Kaepernick, who declined to be interviewed for this article, kicked off the campaign by tweeting a stark black-and-white, close-up photo of his face on Sept. 3. Overlaid on the photo was the Nike swoosh logo and the words “Believe in something. Even if it means sacrificing everything.”
The image went up on billboards in San Francisco and New York. The next day, Nike released a two-minute video titled “Dream Crazy,” narrated by Kaepernick, who appears late in the video, dramatically urging viewers to strive to make their mark on the world.
But the starring role for Kaepernick represents a big reversal in his relationship with Nike. Earlier this year, Nike’s decision to keep him within its stable of sponsored athletes without using him had prompted lawyers for Kaepernick to tell the company it was not living up to its contractual obligations, according to two individuals involved in the discussions who requested anonymity because of the confidential nature of the talks.
Nike’s relationship with Kaepernick began in 2011, after the 49ers drafted him, and continued through his tumultuous tenure with the team that included a Super Bowl, benchings, injuries, and the kneeling controversy.
In August 2016, during a wave of shootings of unarmed African-American men by the police, Kaepernick began sitting, and later kneeling, on the sidelines while the national anthem played before 49ers games. He explained that he was trying to give voice to those who did not have one.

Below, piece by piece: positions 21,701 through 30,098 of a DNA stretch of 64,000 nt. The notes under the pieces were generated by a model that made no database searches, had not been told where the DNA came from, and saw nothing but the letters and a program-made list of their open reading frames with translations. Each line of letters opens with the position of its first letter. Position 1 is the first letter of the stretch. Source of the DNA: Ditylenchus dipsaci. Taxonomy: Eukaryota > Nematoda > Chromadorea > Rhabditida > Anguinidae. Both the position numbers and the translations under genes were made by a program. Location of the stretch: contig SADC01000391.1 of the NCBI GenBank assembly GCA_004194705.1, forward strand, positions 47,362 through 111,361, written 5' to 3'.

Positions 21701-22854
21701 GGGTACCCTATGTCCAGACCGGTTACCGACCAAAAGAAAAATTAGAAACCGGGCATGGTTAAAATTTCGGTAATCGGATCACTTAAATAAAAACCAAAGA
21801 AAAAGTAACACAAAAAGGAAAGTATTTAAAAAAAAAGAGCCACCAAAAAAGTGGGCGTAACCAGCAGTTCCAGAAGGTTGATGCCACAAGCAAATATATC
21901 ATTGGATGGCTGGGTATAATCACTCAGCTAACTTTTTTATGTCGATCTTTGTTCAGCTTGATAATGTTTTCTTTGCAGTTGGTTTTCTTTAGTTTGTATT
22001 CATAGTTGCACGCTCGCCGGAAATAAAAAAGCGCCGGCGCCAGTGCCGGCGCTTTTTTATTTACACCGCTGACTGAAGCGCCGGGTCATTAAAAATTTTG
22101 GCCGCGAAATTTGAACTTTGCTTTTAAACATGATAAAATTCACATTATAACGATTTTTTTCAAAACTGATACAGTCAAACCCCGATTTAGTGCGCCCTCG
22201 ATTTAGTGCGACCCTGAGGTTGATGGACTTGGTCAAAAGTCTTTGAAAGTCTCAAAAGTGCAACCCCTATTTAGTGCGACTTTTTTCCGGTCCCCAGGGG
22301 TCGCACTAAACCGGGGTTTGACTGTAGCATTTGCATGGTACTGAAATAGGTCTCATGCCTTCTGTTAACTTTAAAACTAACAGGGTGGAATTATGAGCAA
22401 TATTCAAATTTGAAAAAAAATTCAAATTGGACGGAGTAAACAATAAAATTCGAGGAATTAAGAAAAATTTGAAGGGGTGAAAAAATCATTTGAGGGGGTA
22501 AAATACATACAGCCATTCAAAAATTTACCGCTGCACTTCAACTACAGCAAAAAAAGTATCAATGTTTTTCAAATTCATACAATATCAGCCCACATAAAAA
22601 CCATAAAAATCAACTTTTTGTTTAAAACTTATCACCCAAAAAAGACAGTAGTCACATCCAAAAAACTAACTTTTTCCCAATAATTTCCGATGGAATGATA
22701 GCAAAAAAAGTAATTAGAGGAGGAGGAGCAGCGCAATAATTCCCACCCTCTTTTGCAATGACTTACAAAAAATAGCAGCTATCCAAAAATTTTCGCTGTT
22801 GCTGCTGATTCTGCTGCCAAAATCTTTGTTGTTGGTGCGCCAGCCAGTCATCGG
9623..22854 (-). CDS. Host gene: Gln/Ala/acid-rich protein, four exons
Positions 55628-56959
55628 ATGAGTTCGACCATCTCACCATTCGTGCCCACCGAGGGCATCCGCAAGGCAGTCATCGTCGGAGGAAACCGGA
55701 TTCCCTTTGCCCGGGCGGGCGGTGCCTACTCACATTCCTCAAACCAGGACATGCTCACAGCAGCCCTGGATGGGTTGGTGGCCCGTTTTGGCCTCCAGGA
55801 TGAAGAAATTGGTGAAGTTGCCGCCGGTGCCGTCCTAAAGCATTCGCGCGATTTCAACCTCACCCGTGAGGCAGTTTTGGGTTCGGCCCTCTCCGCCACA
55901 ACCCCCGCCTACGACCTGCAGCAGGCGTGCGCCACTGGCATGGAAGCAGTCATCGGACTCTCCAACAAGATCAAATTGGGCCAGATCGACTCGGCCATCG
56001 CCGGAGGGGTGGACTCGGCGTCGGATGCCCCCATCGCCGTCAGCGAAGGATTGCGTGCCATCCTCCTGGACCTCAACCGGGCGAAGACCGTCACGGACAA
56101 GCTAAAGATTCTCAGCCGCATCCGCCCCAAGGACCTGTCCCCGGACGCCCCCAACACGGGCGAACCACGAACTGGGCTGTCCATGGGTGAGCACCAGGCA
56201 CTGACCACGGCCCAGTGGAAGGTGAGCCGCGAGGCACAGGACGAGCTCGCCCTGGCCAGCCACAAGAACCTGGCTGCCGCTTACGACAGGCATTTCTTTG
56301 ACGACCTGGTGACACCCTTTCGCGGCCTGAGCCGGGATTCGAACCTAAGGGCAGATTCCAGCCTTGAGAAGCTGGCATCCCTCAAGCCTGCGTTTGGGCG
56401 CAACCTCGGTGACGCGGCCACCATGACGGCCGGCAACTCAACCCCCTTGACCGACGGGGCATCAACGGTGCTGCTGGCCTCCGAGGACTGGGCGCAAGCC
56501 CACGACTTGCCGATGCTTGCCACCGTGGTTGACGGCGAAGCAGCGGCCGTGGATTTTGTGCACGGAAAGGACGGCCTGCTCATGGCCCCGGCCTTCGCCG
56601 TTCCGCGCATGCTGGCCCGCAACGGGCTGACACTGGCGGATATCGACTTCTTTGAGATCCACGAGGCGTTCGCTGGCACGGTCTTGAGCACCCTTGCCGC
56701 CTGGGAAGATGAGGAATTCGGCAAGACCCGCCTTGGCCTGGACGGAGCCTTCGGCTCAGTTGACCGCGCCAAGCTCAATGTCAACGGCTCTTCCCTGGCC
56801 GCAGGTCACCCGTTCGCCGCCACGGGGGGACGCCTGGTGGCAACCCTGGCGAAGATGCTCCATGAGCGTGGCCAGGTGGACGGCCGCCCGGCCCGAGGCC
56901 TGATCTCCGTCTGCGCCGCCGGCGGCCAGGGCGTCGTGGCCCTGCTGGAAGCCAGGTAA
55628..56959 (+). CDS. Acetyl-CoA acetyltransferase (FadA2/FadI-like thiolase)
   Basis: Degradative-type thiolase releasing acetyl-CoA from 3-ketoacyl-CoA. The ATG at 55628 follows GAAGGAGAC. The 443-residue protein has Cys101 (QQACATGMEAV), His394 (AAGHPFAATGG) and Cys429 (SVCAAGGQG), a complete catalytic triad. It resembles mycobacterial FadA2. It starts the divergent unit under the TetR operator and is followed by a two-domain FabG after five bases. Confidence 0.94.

Soon teammates, players from other teams, and even athletes in other sports joined Kaepernick in kneeling, locking arms or raising fists in support of his message.
Knowing the 49ers were planning to cut him, Kaepernick opted out of his contract in the spring of 2017. When no other team signed him, Nike’s top marketing officials realized they had no idea what to do with him: He didn’t have a team, so they couldn’t put his name on any team gear.
In October, Kaepernick sued the N.F.L., charging that owners had colluded to keep him from playing in the league. Baffled, top executives in Nike’s sports marketing group decided to end the company’s contract with him, according to a former employee who requested anonymity because of a nondisclosure agreement.